There exists an immense set of complex interactions between organisms that exerts profound influences on diverse communities and greatly affect their ability to develop and remain established. These interactions take on a number of forms, from being mutually beneficial, like mutualism, to being mutually harmful, like competition. As competition is an interaction that harms both organisms, yet it is an incredibly commonplace occurrence that often establishes the dynamic of many ecological communities, it is of particular interest in the field of agriculture. The fundamental idea behind ecological competition is that it is over a limiting resource, such as nutrients, water, light, and/or pollinators. Competition can be interspecific – between two organisms of different species – or intraspecific – between two organisms within the same species. This interaction can greatly influence individual plants as well as community composition: for example, changes in species behavior as a result of competition may occur, such as resource partitioning, causing inferior competitors to look for other resources in order to survive. However, these species may be unable to relocate or find alternative sources of food, water, or nutrients, causing them to die out because they are limited by the same resource or resources as the superior competitor. This operates under the Competitive Exclusion Principle: two species that are limited by one or more of the same resources cannot coexist in the same space. To investigate these various types of potential interactions, oat plants were examined, grown both alone and with alfalfa plants to observe how alfalfa may help or harm growth.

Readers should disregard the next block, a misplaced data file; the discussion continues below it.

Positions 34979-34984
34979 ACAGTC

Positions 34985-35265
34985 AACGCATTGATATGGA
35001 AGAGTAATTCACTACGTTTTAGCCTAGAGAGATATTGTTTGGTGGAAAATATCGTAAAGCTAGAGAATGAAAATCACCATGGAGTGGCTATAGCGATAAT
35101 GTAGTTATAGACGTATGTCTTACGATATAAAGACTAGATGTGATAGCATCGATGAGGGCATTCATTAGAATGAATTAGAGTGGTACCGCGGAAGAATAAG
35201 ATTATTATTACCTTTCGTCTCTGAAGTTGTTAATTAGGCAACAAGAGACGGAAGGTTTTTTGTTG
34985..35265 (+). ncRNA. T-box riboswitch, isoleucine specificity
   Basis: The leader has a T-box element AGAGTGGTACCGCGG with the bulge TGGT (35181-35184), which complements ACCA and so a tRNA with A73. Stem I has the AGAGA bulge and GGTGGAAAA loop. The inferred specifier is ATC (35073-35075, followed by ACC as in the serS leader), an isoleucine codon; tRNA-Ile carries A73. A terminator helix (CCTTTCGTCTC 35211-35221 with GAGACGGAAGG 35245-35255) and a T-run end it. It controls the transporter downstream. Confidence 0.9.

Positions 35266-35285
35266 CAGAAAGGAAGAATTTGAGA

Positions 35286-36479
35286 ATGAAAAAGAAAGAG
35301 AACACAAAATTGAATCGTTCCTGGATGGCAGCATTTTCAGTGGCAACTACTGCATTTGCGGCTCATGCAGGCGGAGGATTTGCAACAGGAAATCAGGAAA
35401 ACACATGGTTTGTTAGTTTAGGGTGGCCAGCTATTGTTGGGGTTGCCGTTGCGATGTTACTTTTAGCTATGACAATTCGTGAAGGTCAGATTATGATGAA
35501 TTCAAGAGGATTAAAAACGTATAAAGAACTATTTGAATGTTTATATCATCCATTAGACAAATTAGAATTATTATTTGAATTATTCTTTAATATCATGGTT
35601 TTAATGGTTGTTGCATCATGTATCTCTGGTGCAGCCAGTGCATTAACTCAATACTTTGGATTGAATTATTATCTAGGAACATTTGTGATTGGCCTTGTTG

4 different pots were prepared for this experiment: 2 placed in full sun, and 2 in partial shade. In each set, one pot contained 50 oat seeds alone; the other contained 25 oat seeds as well as 25 alfalfa seeds. The pot size, amount of water, and greenhouse growing conditions were all kept constant between experimental groups. Plant length and weight were recorded after 2 months of growth, using above-ground length and biomass as a measure of plant success.